The purpose of swimming pool legislation is to prevent young children from drowning in residential swimming pools. The solution is simple, fence it. This page includes all you need to know and how to go about making sure your pool is safe for kids.
Did you know your responsibilities as a pool owner have changed? Pool Safety Barriers are now regulated by the Building Act 2004 and the new Building Code Clause F9 – Restricting Access to Residential Pools, which took effect from 1 January 2017.
The Act requires that Council must ensure that all pool safety barriers within its jurisdiction are compliant, and requires that Council undertake scheduled inspections every three years. Council will therefore need to inspect all pool safety barriers in this scheduled inspection programme even if they have been previously inspected and approved.
The new legislation also provides for pool safety barriers that were previously deemed compliant with the Fencing of Swimming Pools Act 1987, and then so long as they remain compliant upon inspection, they are deemed to meet the requirements of Section 162C of the Building Act.
No. If your pool sits within the following criteria, you do not need a pool safety barrier.
Residential pools established before 1 January 2017 will not have to make upgrades to meet the requirements of the new Building Code – clause F9. They only need to continue to comply with the requirements of clause F4 and/or the Schedule of the Fencing of Swimming Pools Act 1987.
Some existing pools may require upgrades to ensure they continue to comply with the requirements of pool fencing that were in place when the pool was established.
Yes, a boundary fence can be used for pool fencing. This can create problems however, as the pool owner cannot always determine what is on the other side of the boundary fence. A neighbour may have trees or other climbable structures on their side of the fence that could make the fence non-compliant. It is the pool owner’s responsibility to ensure compliance is achieved.
The new Building Code clause F9 has different regulations regarding a boundary fence which focuses more on making the pool side of the fence safe.
Having pool fencing that is not a boundary fence, eliminates any potential issues caused by neighbouring properties.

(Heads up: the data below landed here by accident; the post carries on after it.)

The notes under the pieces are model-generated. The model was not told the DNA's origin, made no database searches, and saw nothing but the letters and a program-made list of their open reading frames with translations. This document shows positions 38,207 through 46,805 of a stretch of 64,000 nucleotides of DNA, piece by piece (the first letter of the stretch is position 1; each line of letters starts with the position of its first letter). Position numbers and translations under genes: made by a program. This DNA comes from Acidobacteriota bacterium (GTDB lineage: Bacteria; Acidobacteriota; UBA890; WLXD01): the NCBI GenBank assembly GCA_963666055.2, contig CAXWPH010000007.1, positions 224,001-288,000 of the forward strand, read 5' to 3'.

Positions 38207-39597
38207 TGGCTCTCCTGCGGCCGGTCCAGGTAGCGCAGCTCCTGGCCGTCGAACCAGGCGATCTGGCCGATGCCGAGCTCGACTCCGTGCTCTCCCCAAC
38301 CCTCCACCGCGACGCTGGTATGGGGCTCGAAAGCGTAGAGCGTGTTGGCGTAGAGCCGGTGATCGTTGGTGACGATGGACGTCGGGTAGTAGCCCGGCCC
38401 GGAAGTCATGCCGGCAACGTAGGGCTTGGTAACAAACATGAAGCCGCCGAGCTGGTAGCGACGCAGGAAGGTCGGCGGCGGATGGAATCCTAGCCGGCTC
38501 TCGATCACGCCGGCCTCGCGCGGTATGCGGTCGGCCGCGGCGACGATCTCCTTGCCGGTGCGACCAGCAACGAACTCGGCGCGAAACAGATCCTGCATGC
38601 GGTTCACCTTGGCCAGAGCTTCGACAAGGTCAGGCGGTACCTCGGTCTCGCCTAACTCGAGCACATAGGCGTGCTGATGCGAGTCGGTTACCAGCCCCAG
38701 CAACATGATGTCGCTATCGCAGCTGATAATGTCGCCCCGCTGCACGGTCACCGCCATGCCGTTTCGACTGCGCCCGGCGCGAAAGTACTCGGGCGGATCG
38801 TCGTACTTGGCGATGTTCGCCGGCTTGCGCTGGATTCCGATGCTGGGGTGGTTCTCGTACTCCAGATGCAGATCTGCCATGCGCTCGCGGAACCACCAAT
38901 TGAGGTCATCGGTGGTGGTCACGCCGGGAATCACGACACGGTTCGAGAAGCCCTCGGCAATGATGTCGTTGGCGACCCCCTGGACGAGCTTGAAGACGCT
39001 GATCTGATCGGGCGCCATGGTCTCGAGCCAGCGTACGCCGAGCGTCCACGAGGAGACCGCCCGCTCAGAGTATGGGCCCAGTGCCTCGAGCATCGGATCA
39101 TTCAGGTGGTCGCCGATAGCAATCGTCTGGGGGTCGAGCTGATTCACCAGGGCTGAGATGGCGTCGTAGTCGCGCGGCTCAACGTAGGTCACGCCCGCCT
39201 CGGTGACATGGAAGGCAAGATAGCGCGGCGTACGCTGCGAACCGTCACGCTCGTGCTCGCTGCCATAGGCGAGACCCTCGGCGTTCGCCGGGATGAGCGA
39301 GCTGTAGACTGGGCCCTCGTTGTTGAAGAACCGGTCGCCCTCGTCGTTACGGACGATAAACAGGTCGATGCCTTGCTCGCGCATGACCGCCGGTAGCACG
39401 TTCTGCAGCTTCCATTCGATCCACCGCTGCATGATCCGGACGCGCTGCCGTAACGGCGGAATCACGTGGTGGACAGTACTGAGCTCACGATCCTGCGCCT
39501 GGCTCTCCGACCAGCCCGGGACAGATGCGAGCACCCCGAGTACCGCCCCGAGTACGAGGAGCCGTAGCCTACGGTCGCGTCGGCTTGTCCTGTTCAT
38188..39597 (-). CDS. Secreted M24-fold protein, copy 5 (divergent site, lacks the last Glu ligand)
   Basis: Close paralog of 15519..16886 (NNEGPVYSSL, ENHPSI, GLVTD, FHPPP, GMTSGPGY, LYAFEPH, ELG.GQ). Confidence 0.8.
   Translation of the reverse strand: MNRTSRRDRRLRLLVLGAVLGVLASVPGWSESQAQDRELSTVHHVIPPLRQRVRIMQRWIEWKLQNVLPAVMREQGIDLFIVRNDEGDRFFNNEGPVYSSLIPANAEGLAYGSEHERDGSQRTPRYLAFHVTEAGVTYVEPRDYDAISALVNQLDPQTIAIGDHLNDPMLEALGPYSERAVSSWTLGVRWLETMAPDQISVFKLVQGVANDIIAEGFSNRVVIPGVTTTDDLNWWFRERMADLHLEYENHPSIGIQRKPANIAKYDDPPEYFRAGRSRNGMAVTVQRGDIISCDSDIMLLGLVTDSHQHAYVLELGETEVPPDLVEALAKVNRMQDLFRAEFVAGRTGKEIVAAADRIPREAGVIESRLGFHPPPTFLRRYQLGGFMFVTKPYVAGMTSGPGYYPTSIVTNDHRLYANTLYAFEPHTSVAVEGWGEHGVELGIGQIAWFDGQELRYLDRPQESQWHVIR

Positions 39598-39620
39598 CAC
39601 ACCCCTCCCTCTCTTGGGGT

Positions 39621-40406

It is now a legislative requirement under the Building Act 2004, for all residential pools to be inspected at least once every three years.
Components of pool fencing, such as self-closing and self-latching devices, can deteriorate over time and stop operating as required. The inspections will ensure these components continue to operate to the required level of compliance.
Napier City Council is currently working on a three-yearly inspection regime determined by geographical locations. A letter will be sent to property owners prior to the inspection to notify them of the upcoming inspection.
An inspection of the pool will also be completed if council receives a complaint in relation to the pool.
It will be necessary for you to be present if any of the following apply:
Please call +64 6 835 7579 to schedule an inspection time when you can be present.
In all other situations you are not required to be home for the inspection, however it is beneficial as the Building Compliance Officer can discuss any issues that may arise.
If your pool fails the initial inspection for any reason, instructions will be provided to you detailing what work is required to gain compliance. A follow-up inspection will be required to ensure the work has been completed and compliance has been met.
The pools status will remain as non-compliant on the pools register until the Building Compliance Officer is satisfied compliance has been met. This can lead to potential issues should the property owner decide to sell the property.
Napier City Council covers the cost of the inspection and associated administration through a targeted rate of $65 per annum.
Independently Qualified Pool Inspectors will set their own inspection fees.
Yes, pool fencing does require a building consent. Information about the building consent process can be found on the Napier City Council website.
If you install a pool fence without a building consent, it may not meet the requirements of the Act and you may be instructed to make the necessary alterations. You will be required to apply for a Certificate of Acceptance with any non-compliant work requiring a building consent to rectify it. A building consent ensures it is done right the first time.
Fencing is no longer required for spa pools and other small heated pools if the following criteria are met:
(a) Restricts entry of children when closed, and
(b) Has lockable strap fasteners, and
(c) Is able to withstand a reasonably foreseeable load, and
(d) Is able to be readily returned to the closed position, and
(e) Has signage indicating its child safety features.
Persons responsible for ensuring compliance are listed under section 162C (4) of the Building Act 2004 as listed below:
Failure to comply with the pool safety requirements of the Building Act 2004 may result in a notice to fix and/or an infringement notice being issued to ensure compliance is met.
Napier City Council will work with pool owners to ensure compliance is met. A notice to fix and/or infringement notice will only be issued where the persons responsible refuse to take any steps to make their pool compliant or there is a clear pattern of continuous non-compliance or no effort made to ensure compliance.
Further information on notices to fix can be found in sections 163-168 of the Building Act 2004.
The above information was correct at the time of writing, and may be subject to change subject to legislative amendments. If you require further information regarding pool safety requirements, contact the Building Compliance Officer by ringing the Napier City Council Customer Service Centre on +64 6 835 7579.
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